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Mizan Law Review

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Competing Water Resource Demands in Ethiopia’s Federal System: Infancy of the Law toward Integrated Management

Abiy Chelkeba

Abstract


The Federal Democratic Republic of Ethiopia Constitution confines the power of regional states over water to administration of watercourse that flows within their respective territories. Various proclamations introduce an integrated approach to water resources management through the application of proper and integrated master planning. To this end, a new institutional framework is established through the creation of Basins’ Development Authority at national level. The previously established Basin High Councils and Authorities were implementing integrated water management within their respective basins and the powers and obligations of the basin based high councils and authorities are transferred to the newly established National Basin High Council and Basins Development Authority. Some adjustments are necessary due to federalism and issues related to the constitutional framework of water resources that have been overlooked. When the Water Resources Management Proclamation and other water laws are read together with the various provisions of the FRDE Constitution, they lack clarity save the power of the federal government to enact framework legislation over water resources within states’ territories. Works undertaken by the federal profit-oriented public enterprises transforming water into an economic good on the lands that are administered by the regional states is an area of on-going controversy. I argue that regional states should claim their constitutional right to levy and collect land use fee from profit making federal public enterprises that are engaged in transforming water into economic good within the framework of integrated water resources management system.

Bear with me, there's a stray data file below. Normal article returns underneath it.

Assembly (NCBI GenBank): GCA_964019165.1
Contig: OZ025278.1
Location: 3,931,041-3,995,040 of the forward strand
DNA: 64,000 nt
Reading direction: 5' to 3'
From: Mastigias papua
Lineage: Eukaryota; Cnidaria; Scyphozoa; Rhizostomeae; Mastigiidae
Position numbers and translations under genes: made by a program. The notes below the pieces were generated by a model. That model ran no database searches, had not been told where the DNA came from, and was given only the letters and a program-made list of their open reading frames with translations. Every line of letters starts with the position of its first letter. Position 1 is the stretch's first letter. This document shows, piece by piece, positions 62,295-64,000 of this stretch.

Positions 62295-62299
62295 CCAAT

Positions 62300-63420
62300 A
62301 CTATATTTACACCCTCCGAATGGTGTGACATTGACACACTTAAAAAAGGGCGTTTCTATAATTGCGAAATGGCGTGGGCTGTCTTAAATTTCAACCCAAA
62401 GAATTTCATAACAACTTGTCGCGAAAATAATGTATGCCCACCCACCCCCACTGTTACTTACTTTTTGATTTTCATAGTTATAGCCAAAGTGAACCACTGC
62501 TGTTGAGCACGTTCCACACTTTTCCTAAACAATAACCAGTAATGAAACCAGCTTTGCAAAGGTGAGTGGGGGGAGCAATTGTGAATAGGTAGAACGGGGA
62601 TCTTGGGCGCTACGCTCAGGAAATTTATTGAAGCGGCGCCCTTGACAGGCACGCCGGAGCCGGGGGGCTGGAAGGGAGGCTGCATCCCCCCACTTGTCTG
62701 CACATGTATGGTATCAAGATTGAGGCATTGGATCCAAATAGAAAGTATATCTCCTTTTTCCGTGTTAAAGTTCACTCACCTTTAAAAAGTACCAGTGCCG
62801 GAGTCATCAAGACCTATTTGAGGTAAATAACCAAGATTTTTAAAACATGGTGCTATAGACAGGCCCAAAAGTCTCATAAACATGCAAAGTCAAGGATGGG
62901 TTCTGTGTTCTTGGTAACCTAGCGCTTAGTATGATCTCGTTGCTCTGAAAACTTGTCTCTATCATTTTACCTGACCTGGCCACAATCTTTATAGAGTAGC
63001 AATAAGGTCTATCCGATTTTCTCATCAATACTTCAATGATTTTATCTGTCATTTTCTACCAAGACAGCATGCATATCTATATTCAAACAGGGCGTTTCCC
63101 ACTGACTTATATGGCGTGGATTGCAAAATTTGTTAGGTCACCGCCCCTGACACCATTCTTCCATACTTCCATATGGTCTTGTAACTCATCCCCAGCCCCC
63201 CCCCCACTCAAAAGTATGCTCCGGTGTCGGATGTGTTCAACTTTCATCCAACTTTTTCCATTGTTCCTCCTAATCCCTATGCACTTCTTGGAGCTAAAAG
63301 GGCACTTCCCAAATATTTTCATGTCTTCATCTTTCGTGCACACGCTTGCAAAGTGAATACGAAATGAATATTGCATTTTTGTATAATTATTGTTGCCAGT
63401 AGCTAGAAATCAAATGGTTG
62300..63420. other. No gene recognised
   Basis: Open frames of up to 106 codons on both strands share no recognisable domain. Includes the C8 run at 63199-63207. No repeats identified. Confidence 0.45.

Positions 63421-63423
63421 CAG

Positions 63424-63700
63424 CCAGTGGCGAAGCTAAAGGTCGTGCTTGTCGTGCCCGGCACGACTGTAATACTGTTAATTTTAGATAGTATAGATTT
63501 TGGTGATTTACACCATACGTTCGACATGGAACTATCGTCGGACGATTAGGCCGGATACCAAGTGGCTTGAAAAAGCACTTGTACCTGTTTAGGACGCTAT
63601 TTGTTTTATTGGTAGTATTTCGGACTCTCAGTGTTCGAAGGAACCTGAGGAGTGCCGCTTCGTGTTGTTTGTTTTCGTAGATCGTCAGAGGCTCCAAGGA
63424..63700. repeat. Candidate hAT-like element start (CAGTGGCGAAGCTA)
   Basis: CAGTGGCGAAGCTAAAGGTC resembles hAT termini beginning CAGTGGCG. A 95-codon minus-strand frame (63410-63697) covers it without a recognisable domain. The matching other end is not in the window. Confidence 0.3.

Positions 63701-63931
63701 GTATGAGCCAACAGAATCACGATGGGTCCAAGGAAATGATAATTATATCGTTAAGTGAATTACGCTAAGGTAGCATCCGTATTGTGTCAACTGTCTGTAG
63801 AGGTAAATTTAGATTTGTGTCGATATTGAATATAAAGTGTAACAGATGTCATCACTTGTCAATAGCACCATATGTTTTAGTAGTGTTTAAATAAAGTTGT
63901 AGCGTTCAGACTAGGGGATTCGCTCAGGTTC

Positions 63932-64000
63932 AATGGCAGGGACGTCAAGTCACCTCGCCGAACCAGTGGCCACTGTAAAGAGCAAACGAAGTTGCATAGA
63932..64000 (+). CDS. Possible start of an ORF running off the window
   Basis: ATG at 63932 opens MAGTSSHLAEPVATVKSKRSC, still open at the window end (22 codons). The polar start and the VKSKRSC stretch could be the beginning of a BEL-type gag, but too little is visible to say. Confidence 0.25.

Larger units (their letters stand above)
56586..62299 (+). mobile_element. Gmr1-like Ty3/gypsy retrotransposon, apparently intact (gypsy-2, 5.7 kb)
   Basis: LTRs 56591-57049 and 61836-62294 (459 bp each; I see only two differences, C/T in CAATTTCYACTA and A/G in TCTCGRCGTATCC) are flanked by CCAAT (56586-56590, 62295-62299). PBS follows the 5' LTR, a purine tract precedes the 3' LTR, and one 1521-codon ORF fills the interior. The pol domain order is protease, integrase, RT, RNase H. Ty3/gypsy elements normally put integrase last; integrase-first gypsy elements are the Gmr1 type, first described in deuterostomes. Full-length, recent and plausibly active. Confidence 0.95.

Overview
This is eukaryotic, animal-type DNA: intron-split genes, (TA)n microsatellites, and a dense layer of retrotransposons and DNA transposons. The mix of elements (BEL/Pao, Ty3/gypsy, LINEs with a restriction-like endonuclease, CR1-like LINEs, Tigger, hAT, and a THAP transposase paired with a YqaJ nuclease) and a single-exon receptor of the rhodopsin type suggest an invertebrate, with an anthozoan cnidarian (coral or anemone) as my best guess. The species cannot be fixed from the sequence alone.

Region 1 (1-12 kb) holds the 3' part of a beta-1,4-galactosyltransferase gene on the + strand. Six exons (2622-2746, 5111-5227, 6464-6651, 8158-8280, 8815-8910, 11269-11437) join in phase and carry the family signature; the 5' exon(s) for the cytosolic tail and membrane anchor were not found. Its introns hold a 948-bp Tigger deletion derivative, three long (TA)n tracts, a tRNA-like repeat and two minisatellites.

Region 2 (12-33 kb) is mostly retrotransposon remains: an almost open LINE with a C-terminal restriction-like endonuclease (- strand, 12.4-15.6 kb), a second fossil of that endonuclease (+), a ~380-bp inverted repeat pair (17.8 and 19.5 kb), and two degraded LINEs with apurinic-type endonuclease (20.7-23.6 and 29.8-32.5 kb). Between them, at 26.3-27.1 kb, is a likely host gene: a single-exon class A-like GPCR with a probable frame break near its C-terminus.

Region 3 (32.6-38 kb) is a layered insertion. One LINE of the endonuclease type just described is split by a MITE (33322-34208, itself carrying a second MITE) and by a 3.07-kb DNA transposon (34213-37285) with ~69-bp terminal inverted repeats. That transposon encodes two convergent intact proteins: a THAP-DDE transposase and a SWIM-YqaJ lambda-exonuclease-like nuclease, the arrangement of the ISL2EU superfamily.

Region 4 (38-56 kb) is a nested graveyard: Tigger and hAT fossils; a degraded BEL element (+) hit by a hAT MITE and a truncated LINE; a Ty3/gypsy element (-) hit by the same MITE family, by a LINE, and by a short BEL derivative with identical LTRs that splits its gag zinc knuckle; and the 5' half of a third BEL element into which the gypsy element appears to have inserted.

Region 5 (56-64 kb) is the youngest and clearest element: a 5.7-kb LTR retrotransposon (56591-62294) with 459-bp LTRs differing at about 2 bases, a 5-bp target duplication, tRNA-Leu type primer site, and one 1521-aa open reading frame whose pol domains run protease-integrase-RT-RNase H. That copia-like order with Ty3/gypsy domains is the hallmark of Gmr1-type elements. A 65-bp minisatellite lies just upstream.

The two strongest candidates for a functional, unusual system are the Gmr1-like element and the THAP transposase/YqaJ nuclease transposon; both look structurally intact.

Key terms

Water · Water resources · Federalism · Water law · Integrated water resources management · Ethiopia




http://dx.doi.org/10.4314/mlr.v12i2.1
AJOL African Journals Online